Saturday, March 27, 2010

Reverse Evolution

Converting a '90s Music Man StingRay Bass to a Precision Bass.

This is one of the more involved projects I've tackled in a while, but one I was rather excited to try. My friend, Tom, had a Music Man bass he wanted me to tinker with. He was happy with the action and playability of it but felt that the active pickup wasn't really the sound he was going for. He owned a Fender Precision Bass (P-Bass) and loved the sound of the split-single coil. I couldn't agree more, I've always thought that active pickups in a bass have kind of a funky Victor Wooten sound that I'm not really a fan of, I would much rather hear a split-coil pickup in that beautiful guitar. Plus, I hadn't yet had the chance to build a split-coil pickup, so I jumped at the chance.

Tom's bass was a perfect starting point for a great sounding guitar: ash body, bird's eye maple neck, good hardware, good tuners, it just needed a little work in the electronics department. I noticed that there was a large space in the pickguard where a P-Bass pickup could go.

I ordered a P-Bass router template and pickup kit from that included all of the parts for the pickup including Alnico V magnets, flatwork, covers, eyelets, and leads. I would also need a couple of 250k pots, a capacitor, and an output jack to convert the electronics from active to passive.
I tested the harmonics of the guitar by tuning to concert pitch (E-A-D-G) and gently running my finger up and down the string while plucking it and listening for harmonics. Then I placed the template so that both sides of the split coils would be directly under a couple of harmonic "sweet spots."

I used some double sided tape to attach the template to the pickguard (measuring and re-measuring many times to make sure I had it on straght) and then used a table router to make this totally custom pickguard.

By attaching the new pickguard to the body, I can trace the lines where the pickup rout will go, this ensures the holes in the body line up with the holes in the pickguard.

Using the same template attached with poster tape, I routed the pickup holes in the body.

Some black shielding paint will help keep interference away from the electronics.

Copper shielding tape on the back of the pickguard.

Winding the new pickup. I found that the kit was fairly priced ($16, not including coil wire) but leaves a couple details to be ironed out: the top flatwork didn't fit firmly enough to keep the bobbin together (had to use super glue) and the plastic covers didn't fit over the polepieces (had to use a Dremel).

Out like the 1990's: active electronics. It's out with the new and in with the old here at Schuyler Dean Guitars.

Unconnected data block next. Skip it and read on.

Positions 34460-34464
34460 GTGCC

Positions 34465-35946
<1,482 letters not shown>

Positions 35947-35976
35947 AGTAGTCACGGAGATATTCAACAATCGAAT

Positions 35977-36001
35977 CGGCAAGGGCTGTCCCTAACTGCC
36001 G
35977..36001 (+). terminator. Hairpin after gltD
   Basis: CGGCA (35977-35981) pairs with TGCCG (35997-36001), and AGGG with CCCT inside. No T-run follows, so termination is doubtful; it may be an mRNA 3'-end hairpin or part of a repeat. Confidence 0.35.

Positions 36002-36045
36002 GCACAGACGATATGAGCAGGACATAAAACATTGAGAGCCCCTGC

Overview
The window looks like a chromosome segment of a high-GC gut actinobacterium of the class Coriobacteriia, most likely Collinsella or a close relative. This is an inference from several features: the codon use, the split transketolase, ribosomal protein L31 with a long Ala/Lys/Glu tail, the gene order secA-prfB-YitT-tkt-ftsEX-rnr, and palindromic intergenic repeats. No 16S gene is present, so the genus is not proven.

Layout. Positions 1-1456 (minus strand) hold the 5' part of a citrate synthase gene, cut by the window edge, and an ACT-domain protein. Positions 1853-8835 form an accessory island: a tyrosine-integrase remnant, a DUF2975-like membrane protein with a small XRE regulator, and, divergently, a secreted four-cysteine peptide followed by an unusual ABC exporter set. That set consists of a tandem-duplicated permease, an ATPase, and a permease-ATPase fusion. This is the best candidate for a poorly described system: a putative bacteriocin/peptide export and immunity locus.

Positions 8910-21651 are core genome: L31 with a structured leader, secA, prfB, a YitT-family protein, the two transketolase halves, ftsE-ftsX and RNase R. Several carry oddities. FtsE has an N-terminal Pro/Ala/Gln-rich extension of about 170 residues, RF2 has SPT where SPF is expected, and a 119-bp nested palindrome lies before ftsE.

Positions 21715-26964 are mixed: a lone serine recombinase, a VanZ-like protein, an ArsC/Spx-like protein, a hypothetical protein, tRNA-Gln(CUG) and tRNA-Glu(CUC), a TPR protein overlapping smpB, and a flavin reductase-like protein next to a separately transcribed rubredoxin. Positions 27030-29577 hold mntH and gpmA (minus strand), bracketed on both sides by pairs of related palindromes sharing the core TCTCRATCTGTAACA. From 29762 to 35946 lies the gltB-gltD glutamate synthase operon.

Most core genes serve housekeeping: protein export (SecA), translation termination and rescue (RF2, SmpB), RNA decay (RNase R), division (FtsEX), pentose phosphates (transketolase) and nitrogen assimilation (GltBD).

Here you can see I wired up a simple 1 volume 1 tone (250k pots) circuit for the split-coil. The two pots on the right are dummy pots to fill the place of where the active EQ used to be.

Once I had everything put back together I plugged it in and turned it on. We now have a unique-sounding bass with a little P-Bass growl. The pickup gives it lots of lows, a nice growl and crystal clear details. You can hear an MP3 sample that I recorded here or hit the play button on the player at the bottom of this post.

MP3 Sample

Friday, March 12, 2010

How to install Stratocaster pickups

So you've decided to upgrade your tone, great! One of the most exciting and satisfying modifications you can make to your Stratocaster is replacing the pickups. In this post I'll show you how it's done, you'll be surprised how easy it is.

Required tools:
soldering iron
wire cutters
wire strippers
phillips head screwdriver

Recommended tools:
tuning peg winder
electric tuner
electric drill driver

First, detach the strings from the tuners and lay them over the back of the guitar as shown.

Next, take all 11 screws out that hold the pickguard to the body, a drill driver makes this go much quicker.

You'll find there are 4 wires attached to the body (2 grounds and two leads to the input jack), leave these attached and rotate the pickguard back over the bridge as shown, this will make it easy to work on.

Working on one pickup at a time, carefully unsolder both leads from the pickup and remove from the pickguard by unscrewing the phillips head screws. Use the old leads to judge how long you need the new leads to be. Do all of your cutting and wire stripping before installing the new pickups. Carefully solder the new pickups to their appropriate places, if you get confused, you can find wiring diagrams here.

Once everything is wired up, reinstall the pickguard and the strings.

Plug in to your amp and play on a good clean channel in all 5 positions to make sure there are no phase issues. If you notice a big drop in lows and a weak tone in positions 2 or 4 you have phase issues and probably wired the middle pickup backwards. If you notice a volume difference in the three pickups, simply adjust the height of the pickups using the phillips head screws, the closer the pickup is to the string the louder it will be.

I hope this helps, if there are any other questions feel free to email me at